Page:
A: I hate this Urban Myth that now pervades anyone’s analysis every time the Nats sign a Scott Boras client.  Check the proof: MLBtraderumors keeps a player agent database and guess what?  The Nats don’t even have the most clients of Boras.   The Nats have 7 Boras clients but Boston has 8.  Plus, three of the 7 Boras clients the Nats have were no-brainer 1st round draft picks (Harper, Strasburg and Rendon, and you could even argue a 4th such Boras pick in Goodwin that the team would have taken at that point in the draft irrespective of his representation) that the team was likely going to draft and sign no matter who represented them.  The fact is this: the Nats have become a premier FA destination, Boras represents a lot of good players on the FA, and the Nats have hired some of his players.  When Boston or Texas hires a Boras client, you don’t suddenly hear people sarcastically asking, “Does Boras run the Red Sox?” now do you?  I think its great that Rizzo and Boras have a good working relationship, because other teams/GMs do not, and it affects the quality of their teams as a result.  Ladson defends my point as well, saying similar things to what I’ve pointed out.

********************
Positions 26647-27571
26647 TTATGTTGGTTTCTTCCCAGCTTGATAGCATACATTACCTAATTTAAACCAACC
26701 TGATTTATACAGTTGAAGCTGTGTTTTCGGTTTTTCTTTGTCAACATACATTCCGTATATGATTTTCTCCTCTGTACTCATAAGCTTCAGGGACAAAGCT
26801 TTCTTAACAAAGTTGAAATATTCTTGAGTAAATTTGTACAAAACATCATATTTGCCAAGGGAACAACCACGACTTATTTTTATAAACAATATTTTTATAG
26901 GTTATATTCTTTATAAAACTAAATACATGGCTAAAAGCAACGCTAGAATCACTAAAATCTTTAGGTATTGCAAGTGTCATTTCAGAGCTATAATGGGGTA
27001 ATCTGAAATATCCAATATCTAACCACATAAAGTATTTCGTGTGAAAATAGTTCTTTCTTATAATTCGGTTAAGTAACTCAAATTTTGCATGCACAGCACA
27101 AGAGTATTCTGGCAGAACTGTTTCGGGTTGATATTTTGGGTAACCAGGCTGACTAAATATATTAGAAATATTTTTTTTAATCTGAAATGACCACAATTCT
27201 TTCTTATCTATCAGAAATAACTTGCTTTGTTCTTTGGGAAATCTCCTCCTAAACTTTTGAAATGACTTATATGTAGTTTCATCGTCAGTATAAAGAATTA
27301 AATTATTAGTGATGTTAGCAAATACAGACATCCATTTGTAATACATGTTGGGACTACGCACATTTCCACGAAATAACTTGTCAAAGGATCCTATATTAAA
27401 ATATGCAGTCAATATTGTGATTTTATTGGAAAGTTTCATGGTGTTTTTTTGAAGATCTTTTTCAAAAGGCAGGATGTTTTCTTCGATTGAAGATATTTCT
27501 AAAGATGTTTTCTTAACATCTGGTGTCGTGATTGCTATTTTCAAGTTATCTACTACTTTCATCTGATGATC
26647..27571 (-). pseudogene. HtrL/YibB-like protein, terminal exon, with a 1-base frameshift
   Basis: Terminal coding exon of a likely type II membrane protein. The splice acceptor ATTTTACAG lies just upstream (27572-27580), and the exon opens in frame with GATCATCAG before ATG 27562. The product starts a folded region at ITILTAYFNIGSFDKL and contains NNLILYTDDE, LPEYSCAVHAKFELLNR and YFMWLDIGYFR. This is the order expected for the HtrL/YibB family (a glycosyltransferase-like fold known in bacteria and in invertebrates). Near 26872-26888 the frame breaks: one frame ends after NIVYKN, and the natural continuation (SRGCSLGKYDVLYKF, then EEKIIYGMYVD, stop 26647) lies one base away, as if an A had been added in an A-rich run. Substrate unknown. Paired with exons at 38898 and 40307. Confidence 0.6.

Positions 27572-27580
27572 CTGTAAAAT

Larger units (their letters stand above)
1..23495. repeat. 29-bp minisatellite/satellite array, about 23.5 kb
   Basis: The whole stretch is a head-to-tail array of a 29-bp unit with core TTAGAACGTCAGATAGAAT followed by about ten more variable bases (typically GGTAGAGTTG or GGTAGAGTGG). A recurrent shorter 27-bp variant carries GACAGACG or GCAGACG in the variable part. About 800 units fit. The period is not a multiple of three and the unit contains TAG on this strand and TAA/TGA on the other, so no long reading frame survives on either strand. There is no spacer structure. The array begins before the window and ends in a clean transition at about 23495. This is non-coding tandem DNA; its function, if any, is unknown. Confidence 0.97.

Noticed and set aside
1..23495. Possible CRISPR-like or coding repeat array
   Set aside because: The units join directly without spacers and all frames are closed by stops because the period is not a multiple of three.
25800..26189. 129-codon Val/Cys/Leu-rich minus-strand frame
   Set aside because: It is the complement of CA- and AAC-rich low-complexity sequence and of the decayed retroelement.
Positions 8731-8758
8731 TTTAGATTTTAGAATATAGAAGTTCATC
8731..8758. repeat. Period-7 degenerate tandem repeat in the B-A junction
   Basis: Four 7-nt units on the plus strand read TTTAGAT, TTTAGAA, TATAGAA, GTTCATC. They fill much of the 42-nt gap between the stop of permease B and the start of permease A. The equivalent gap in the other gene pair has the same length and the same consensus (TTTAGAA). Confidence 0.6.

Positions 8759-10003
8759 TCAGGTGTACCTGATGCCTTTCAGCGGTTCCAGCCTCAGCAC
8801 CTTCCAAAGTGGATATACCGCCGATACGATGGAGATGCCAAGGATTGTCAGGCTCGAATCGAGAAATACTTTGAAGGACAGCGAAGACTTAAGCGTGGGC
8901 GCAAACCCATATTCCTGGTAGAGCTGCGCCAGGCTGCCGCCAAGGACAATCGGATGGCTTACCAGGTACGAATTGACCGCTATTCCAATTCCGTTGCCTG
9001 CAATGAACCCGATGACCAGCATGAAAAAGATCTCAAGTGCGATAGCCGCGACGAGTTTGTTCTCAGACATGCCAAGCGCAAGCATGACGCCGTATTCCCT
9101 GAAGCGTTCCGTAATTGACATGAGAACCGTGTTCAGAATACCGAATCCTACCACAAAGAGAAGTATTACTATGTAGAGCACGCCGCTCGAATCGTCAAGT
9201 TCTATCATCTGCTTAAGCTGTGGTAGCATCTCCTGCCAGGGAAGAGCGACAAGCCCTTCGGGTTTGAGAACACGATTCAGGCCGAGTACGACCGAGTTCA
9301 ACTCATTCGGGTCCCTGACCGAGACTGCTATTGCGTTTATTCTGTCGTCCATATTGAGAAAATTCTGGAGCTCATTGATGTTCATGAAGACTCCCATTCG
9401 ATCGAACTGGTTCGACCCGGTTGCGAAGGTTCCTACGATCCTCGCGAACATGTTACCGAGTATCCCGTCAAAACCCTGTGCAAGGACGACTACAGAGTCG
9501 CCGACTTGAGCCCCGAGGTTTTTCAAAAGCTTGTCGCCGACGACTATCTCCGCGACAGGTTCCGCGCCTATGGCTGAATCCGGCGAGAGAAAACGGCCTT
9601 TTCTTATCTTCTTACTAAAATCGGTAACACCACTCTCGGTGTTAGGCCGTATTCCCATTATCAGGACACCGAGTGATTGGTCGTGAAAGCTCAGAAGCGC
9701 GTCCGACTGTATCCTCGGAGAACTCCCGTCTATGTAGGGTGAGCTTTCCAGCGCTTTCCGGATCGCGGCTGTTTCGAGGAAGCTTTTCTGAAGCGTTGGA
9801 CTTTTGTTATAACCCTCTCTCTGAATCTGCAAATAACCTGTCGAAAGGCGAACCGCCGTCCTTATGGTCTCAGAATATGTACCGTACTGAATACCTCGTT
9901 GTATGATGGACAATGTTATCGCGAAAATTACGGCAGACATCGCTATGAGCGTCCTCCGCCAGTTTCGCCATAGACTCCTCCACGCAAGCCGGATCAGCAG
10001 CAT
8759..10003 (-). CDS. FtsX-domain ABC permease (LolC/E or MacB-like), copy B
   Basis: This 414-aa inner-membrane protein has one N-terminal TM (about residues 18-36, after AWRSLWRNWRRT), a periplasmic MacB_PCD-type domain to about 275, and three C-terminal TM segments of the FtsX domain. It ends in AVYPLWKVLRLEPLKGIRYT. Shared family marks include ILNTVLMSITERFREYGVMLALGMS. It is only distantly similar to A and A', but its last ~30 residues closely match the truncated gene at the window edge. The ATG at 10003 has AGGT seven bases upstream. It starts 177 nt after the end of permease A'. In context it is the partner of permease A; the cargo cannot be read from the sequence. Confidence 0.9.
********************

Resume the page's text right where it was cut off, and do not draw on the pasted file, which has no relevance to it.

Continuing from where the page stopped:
Q: Does the Nationals’ front office regret not making Edwin Jackson a qualifying offer? It seems he would have signed elsewhere and the Nats would have received a compensation pick that would help the farm system.

A: Great Question!  One I asked in this space myself on 11/5/12.  I honestly think the team believed that Edwin Jackson, who had a history of signing one year deals, would have taken the contract.  Either that or there was a hand-shake deal in place stating that the team wouldn’t extend the offer.  I don’t truly believe the latter part of this, because (as others have pointed out) it’d be illegal as per the latest CBA.  Either way, I thought it was a mistake at the time and the Nats indeed missed the opportunity to gain an extra pick.  Ladson believes point #1; he thinks the team was afraid that Jackson would take the deal.